Nissan calls for euro entry after UK profits tumble

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The Independent Online
THE JAPANESE car maker, Nissan, yesterday called for early British entry into the euro, after disclosing that the strong pound had wiped out more than half the profits of its Sunderland plant last year.

Profits at Nissan Motor Manufacturing UK fell to about pounds 35m in 1998 compared with pounds 77m the previous year, even though the Wearside factory is now rated as the most efficient car plant in Europe. Nissan said that most of the damage to profits was caused by the strength of sterling which forced it to cut selling prices abroad.

Calling on the Government to commit itself to membership of the single currency, Sir Ian Gibson, vice president for manufacturing of Nissan in Europe, said: "We do not see much future for the UK in staying outside the euro."

Last year, production of Primeras and Micras at the Sunderland plant reached a record 289,000 of which 75 per cent was exported.

"There is no doubt that having two of our best selling models sourced from Sunderland was painful," Sir Ian added. Despite this, the UK remained one of the few profitable markets for the troubled Japanese car maker, whose worldwide losses reached pounds 173m for the first six months of the year.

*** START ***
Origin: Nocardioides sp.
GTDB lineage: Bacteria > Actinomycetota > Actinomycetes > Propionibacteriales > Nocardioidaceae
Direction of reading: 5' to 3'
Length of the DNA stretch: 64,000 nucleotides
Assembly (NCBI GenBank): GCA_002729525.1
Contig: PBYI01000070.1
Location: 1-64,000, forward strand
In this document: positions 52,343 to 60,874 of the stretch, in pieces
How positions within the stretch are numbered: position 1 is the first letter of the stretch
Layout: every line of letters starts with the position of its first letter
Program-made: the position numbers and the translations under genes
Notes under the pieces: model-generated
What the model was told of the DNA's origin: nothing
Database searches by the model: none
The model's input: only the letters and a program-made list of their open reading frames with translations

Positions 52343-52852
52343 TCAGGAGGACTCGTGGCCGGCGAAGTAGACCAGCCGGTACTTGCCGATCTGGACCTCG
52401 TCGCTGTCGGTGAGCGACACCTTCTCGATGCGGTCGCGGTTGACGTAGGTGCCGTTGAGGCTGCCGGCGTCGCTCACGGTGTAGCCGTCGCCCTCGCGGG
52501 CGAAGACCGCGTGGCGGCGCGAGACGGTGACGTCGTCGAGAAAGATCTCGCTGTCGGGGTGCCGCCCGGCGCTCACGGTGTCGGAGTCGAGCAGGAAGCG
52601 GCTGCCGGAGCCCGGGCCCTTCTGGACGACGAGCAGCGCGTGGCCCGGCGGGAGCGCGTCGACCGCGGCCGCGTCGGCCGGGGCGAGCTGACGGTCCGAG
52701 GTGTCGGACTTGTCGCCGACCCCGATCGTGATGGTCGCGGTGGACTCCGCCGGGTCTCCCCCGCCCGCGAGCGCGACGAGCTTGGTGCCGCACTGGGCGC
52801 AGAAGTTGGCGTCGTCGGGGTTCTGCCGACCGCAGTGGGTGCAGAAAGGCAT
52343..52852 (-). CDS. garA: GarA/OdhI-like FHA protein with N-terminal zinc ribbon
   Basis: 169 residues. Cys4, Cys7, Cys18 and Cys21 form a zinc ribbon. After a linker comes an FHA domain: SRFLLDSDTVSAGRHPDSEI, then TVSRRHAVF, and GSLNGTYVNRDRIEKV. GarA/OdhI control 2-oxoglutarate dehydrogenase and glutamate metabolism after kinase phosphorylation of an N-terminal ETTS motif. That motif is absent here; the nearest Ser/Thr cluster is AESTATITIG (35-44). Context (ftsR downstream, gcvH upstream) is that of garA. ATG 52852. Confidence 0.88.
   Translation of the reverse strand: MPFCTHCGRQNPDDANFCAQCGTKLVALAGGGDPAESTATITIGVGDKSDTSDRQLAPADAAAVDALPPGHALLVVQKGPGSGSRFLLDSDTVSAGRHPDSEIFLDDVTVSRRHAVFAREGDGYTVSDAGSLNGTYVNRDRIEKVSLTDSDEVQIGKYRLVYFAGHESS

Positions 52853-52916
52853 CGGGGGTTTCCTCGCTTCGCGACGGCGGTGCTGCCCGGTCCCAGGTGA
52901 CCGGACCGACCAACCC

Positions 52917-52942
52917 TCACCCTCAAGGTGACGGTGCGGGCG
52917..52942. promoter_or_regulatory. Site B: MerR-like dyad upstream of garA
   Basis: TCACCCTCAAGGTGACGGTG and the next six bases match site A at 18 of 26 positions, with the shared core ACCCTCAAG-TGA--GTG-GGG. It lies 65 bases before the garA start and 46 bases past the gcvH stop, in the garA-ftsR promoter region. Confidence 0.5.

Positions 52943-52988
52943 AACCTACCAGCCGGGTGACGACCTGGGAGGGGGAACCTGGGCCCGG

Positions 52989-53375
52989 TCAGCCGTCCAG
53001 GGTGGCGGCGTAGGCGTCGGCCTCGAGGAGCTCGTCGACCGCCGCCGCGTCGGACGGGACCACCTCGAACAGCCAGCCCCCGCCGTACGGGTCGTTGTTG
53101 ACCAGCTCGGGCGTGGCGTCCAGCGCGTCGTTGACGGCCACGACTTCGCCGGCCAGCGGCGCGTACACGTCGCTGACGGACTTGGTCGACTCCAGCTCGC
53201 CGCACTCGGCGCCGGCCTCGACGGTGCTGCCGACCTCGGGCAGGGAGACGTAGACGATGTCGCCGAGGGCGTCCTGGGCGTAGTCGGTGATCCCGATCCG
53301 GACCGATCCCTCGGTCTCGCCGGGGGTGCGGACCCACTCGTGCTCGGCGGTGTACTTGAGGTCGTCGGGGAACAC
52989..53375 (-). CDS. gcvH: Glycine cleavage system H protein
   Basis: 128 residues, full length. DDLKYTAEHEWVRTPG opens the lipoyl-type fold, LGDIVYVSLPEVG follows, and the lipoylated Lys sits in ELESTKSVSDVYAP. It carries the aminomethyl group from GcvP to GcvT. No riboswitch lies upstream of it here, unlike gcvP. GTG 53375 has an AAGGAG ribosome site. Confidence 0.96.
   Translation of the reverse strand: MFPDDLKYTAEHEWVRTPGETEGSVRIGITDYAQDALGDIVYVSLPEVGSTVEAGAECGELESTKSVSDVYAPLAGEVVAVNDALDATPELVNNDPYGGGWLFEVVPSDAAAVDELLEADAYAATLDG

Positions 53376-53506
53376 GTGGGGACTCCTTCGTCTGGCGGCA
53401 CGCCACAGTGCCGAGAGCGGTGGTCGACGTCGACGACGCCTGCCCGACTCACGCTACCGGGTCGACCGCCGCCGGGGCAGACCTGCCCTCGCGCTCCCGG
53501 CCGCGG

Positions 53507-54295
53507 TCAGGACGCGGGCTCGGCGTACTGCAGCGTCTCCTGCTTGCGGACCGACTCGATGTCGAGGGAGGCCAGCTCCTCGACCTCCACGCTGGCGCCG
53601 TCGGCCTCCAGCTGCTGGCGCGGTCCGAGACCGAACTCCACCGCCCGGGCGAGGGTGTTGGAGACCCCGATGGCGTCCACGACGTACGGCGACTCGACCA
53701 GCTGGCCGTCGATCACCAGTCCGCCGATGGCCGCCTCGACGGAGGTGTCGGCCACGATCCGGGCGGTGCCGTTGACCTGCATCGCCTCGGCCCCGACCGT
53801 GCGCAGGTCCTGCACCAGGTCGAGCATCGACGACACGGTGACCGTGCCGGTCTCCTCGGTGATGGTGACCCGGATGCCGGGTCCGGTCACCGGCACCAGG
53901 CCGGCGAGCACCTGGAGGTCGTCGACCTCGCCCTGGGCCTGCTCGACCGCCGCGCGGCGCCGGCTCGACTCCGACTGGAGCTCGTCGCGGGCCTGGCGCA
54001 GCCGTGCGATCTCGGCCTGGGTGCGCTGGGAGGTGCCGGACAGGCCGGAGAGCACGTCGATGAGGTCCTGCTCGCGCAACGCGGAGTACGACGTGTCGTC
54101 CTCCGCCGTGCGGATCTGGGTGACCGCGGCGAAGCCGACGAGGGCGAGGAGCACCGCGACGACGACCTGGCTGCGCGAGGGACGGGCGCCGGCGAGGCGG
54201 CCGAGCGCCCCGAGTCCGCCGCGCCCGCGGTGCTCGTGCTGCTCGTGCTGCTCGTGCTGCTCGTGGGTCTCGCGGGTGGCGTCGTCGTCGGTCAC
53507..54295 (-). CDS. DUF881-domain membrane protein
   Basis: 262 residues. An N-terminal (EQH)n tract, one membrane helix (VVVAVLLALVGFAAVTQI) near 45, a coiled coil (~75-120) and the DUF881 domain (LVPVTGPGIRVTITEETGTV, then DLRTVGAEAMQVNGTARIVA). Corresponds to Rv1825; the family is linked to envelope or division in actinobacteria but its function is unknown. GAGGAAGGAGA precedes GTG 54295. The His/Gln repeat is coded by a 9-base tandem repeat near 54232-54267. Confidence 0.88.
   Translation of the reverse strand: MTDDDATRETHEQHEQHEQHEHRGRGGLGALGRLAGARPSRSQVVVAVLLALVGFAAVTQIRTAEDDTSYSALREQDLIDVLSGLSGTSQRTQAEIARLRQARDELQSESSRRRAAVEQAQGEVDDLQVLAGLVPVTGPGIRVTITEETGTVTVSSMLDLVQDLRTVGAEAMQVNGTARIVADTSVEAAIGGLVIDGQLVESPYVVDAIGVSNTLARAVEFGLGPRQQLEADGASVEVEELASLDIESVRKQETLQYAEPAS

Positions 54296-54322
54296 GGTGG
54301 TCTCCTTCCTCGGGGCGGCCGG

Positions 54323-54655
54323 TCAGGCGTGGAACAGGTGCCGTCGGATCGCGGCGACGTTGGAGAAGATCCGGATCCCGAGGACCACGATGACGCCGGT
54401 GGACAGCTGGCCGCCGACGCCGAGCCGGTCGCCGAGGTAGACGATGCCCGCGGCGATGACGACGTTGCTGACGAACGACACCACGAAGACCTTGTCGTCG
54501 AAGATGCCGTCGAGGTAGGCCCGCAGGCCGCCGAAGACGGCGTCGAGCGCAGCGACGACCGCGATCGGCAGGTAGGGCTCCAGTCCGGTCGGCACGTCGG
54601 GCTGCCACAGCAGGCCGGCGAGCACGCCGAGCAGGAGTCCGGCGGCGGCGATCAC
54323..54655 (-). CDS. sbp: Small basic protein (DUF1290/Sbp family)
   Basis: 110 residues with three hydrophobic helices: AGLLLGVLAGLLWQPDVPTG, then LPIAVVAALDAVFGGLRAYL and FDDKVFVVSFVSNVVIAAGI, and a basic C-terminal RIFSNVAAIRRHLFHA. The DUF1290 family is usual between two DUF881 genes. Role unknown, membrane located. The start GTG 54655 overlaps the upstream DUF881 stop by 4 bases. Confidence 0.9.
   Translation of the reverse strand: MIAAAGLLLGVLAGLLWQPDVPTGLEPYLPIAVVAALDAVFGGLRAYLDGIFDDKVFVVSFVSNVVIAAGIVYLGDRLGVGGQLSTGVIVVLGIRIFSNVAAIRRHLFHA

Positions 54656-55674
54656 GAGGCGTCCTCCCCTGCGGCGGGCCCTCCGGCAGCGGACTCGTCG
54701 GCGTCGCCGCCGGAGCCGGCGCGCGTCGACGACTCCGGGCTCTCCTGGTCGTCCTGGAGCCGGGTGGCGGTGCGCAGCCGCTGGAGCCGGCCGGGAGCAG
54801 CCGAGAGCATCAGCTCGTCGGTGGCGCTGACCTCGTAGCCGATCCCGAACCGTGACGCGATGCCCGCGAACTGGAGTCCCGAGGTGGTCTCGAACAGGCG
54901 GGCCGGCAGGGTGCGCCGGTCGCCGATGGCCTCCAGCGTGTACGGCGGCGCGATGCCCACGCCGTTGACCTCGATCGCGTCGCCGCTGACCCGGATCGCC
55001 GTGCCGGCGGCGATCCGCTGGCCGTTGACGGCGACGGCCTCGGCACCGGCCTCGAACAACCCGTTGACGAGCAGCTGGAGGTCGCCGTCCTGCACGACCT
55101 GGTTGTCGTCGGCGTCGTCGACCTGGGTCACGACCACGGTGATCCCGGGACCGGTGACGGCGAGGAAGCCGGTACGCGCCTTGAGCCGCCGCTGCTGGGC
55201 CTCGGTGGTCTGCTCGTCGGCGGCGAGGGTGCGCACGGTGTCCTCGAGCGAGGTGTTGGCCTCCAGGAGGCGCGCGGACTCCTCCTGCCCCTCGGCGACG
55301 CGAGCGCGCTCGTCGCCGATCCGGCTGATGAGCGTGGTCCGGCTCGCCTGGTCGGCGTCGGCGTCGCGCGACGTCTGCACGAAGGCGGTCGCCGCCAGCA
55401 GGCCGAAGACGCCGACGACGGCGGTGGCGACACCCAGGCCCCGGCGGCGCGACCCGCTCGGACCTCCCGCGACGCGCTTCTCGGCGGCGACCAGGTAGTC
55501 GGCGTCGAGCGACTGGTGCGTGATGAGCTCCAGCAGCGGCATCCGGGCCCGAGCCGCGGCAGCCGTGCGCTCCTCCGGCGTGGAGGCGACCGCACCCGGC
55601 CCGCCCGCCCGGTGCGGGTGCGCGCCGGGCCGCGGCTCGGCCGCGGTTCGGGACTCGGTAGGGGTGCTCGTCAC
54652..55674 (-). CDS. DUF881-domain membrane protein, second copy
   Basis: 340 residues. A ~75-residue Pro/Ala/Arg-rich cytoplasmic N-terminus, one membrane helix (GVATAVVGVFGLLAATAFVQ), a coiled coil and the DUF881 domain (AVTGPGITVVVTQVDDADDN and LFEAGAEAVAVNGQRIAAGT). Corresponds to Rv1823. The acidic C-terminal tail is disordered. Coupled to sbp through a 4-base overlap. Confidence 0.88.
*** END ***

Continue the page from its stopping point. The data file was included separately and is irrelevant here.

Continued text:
This, coupled with pounds 12.5bn of interest bearing debts has forced Nissan to seek alliances with other car makers. There is persistent speculation that Nissan will be taken over by a combination of Ford, DaimlerChrysler and Renault and earlier this week the company conceded that it was prepared to sell a majority stake.

Sir Ian refused to comment on merger speculation but Nissan executives voiced confidence that the Sunderland plant would not be affected by the parent company's troubles.

Investment in the plant will rise to pounds 1.5bn this year with a pounds 215m expansion to enable the manufacture of a third model - a replacement for the Almera. This will see production next year rise to about 350,000 and the workforce increase by a further 800 to 5,000.

John Cushnaghan, managing director of NMUK, said it had no plans to shift component sourcing aboard. "I don't subscribe to the theory that you change suppliers just because of exchange rates. It could make a monkey of you."